Weather forecast, water temperature, air temperature, average tidal change—these are probably four of the most important factors when planning a kayak camping trip in an unfamiliar environment, especially for a trip off the coast of Maine in late September.
For our first kayak camping trip (circa 1995) we carefully considered 3 of the 4 factors.
We’d launched late in the day (see previous post) and didn’t have a route in mind. But we didn’t need to. Islands spread across the chart like freckles on the cheeks of a redhead. Our plan was to paddle until we found a hospitable-looking island, pull up, and camp.
Unusually warm daytime temps mixed with seasonally cool waters had resulted in a light fog settling over us and the bay. A lobster boat, engine droning yet invisible in the fog, closed on us quickly. But then it was far away. We realized we couldn’t trust sight or sound. We needed to get out of the channel.
We paddled towards the first island that materialized. But it had a boat dock. So did the next one. We didn’t want to trespass, or to be camping in someone’s backyard.
After paddling for what felt like miles, we finally found an island to call our own. As sunset dimmed to dusk, we pulled our kayaks up on a small, grassy meadow outlined by boulders trailing off into the bay. We pitched our tent about 20 feet from the shore, so that the whispering water would lull us to sleep.
The next morning, we crawled out of our tent and stepped into an entirely new world. The water lapping on the nice, grassy shoreline where we’d pulled up our kayaks the night before was gone. We walked to where it had been and peered over the edge of a ten foot cliff.
“Oh my god.” I looked with wide eyes at the beach below us. “Just think if it would have been low tide when we got here. We probably would have put the tent right there,” I said, pointing to a spot at the base of the cliff that was under water last night but now looked completely high and dry.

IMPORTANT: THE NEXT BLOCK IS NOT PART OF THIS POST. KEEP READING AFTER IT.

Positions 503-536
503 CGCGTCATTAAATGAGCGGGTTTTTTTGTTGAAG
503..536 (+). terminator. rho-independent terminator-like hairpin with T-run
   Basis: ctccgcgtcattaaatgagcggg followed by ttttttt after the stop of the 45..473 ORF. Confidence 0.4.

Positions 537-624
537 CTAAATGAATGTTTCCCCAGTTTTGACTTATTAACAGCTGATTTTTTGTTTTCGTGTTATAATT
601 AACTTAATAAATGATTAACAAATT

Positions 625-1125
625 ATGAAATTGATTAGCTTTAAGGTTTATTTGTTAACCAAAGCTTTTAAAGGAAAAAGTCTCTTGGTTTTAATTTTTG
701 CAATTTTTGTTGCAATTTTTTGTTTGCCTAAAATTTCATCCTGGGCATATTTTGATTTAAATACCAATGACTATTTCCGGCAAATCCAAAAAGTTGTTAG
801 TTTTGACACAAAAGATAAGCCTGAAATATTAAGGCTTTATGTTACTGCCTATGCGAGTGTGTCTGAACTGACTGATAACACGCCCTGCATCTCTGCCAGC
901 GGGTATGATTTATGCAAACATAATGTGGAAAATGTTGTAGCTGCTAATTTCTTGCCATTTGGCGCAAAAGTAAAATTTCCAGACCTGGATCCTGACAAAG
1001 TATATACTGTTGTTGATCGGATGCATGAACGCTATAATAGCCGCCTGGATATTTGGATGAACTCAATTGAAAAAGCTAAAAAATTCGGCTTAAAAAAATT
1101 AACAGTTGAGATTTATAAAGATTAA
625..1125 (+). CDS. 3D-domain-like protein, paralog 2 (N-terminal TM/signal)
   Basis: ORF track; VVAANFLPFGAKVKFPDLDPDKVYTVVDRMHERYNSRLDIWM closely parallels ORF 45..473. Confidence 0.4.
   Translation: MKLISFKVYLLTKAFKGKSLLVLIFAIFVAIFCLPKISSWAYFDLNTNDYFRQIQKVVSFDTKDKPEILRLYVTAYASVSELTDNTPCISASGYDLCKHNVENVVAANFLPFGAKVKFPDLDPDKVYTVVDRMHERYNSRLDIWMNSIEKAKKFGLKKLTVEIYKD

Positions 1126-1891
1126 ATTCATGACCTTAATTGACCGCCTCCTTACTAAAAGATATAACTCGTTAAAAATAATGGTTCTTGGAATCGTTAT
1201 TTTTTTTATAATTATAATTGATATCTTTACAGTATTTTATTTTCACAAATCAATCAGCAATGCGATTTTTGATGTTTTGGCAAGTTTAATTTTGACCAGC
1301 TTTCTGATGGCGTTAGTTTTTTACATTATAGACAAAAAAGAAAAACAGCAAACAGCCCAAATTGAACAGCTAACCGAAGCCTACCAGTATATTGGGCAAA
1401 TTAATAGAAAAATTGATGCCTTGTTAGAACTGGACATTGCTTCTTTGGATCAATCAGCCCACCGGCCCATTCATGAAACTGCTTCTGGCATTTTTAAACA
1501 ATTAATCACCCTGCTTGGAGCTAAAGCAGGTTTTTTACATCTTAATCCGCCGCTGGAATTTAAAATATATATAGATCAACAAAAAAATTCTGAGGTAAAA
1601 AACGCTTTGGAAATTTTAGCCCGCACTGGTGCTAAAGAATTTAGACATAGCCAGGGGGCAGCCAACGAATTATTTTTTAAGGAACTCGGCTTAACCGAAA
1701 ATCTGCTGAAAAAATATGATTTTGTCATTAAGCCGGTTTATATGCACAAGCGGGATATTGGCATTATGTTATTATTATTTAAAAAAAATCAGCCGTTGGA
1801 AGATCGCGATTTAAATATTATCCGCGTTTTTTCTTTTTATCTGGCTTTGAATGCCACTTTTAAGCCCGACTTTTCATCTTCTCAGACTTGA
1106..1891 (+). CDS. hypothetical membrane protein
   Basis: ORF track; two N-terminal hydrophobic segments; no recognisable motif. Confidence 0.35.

It was complete, ignorant luck that saved us from losing our kayaks and camping gear and having to scramble up a cliff face in our PJs in the middle of the night.
Once we recovered from the shock and pulled our kayaks off the edge, Mitch ventured out to take some photos. He was back in less than five minutes.
“I saw something.” He was out of breath. “I don’t know what it was. But it was big. It looked prehistoric.”
We decided to investigate together. Tip-toeing through the meadow, we sheltered behind shrubs and peeked out into the opening. I squinted. Looked again. And laughed. Mitch’s prehistoric mammoth looked back at us, chewing a mouthful of grass. Then its partner grabbed a mouthful of grass and studied us. They were big, all right. They were two of the biggest, wooliest sheep we’d ever seen.
After the excitement of discovering the first wooly mammoth in 5 million years, we hiked up a small knoll to assess the rest of our island. We looked across the water and there, just a short distance from us, sat the restaurants and hotels and houses and the beach of the town where we’d launched the day before. Less than a half a mile away.
We are slow learners and once more during this trip we didn’t consider the tide. This time, though, Mitch had to swim after the kayak.
Lesson learned: Tidal changes vary greatly from location to location. When you’re paddling somewhere unfamiliar, make sure you know the range as well as where you are in the tidal cycle.
by Jenifer Adams-Mitchell